A confirmation vote is expected on October 6. The judge’s appointment would tilt the court in favor of conservatives.

The Supreme Court’s nine justices are appointed for life and have the final say on some of the most contentious issues in US public life, from abortion to gun control and voting laws.

Republicans have a 51-49 majority in the Senate. Two Republican senators who had expressed reservations and could have swayed the vote have now indicated they found the report “thorough”.

However, Republicans have not said on whether they plan to support Judge Kavanaugh’s candidature.

They have accused Democrats of seeking to delay the confirmation of Brett Kavanaugh in the hope they will make gains in the mid-term elections in November and stop his appointment altogether.

Judge Brett Kavanaugh: FBI Approaches Second Assault Accuser Deborah Ramirez

Republicans Pushing to Vote on Brett Kavanaugh for Supreme Court after Hearing

Brett Kavanaugh and His Accuser to Appear at Senate Panel Hearing

The FBI report contains summaries of interviews that the bureau has conducted. Nine people were reportedly interviewed, but not Brett Kavanaugh or the woman who first accused him of assault.

The report is in paper format only and no copies will be made. It is being held in a secure room in the basement of the Capitol building, known as a Sensitive Compartmented Information Facility, or “SKIF”.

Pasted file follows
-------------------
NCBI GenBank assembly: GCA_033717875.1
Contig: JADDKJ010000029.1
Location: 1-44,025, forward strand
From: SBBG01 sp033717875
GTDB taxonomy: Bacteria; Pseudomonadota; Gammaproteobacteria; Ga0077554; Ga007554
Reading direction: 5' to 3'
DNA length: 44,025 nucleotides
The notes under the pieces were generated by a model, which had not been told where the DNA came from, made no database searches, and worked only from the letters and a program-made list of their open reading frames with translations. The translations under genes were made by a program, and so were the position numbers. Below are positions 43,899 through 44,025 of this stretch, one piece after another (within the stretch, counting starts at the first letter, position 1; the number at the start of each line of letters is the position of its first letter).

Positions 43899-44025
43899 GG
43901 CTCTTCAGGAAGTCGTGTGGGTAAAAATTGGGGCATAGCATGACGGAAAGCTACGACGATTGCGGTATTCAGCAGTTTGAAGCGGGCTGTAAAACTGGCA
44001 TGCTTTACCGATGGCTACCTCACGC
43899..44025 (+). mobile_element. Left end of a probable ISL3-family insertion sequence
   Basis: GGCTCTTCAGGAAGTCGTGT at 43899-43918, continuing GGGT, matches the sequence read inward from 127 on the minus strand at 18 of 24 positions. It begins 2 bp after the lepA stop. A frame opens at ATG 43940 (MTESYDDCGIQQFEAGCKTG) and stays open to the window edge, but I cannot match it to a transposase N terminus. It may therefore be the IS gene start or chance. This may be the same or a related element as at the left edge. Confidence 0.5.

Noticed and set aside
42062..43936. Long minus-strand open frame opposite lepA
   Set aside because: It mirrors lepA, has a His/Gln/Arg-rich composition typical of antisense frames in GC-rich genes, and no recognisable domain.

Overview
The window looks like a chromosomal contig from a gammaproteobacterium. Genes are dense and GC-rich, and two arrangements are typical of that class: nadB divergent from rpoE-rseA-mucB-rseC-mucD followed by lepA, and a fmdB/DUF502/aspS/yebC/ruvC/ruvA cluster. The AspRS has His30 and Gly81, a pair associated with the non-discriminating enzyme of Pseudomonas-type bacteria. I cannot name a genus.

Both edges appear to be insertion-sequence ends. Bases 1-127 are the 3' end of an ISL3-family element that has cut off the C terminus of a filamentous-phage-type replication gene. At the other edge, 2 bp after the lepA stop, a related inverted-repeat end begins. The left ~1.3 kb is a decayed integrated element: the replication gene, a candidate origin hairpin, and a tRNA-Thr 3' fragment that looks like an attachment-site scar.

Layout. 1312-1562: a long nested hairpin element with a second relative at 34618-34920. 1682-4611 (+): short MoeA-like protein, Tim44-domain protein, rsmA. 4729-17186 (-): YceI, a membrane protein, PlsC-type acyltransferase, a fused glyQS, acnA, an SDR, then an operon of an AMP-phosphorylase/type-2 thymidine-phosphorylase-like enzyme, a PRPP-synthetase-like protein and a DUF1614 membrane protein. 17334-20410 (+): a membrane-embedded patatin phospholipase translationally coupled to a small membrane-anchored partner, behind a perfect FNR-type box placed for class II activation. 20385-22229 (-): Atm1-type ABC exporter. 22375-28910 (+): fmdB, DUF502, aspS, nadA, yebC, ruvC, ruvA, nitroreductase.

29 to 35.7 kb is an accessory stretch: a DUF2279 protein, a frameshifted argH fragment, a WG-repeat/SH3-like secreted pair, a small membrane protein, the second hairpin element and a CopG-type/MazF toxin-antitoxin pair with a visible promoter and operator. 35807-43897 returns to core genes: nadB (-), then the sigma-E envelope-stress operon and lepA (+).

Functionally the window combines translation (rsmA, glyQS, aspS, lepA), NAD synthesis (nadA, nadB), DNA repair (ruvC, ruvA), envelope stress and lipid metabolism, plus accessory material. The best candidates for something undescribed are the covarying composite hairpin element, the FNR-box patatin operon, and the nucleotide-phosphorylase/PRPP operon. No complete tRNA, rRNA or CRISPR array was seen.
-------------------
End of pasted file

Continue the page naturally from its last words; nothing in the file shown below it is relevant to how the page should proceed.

Senators have been told not to reveal its contents, but some have already begun to describe its findings.

Senator Bob Corker said the FBI report is 46 pages long.

Democrats have raised concerns the investigation has been too narrow in scope, with key witnesses not interviewed.

In a letter to FBI Director Christopher Wray on October 4, the lawyers for the first woman accusing Brett Kavanaugh of assault, Professor Christine Blasey Ford, criticized investigators for not speaking with more than a dozen alleged witnesses whose names she provided.

In a statement after reading the FBI report, chairman of the Senate Judiciary Committee, Charles Grassley, said: “There’s nothing in it that we didn’t already know”, and that the FBI “found no hint of misconduct”.

Democratic Senator Dianne Feinstein called it an “incomplete investigation”, adding that “the most notable part of this report is what’s not in it”.

Swing Republican Senator Jeff Flake of Arizona – like other Republicans – said it contained “no additional corroborating information”.

Moderate Republican Susan Collins of Maine, who also has not announced how she will vote, said it “appears very thorough”.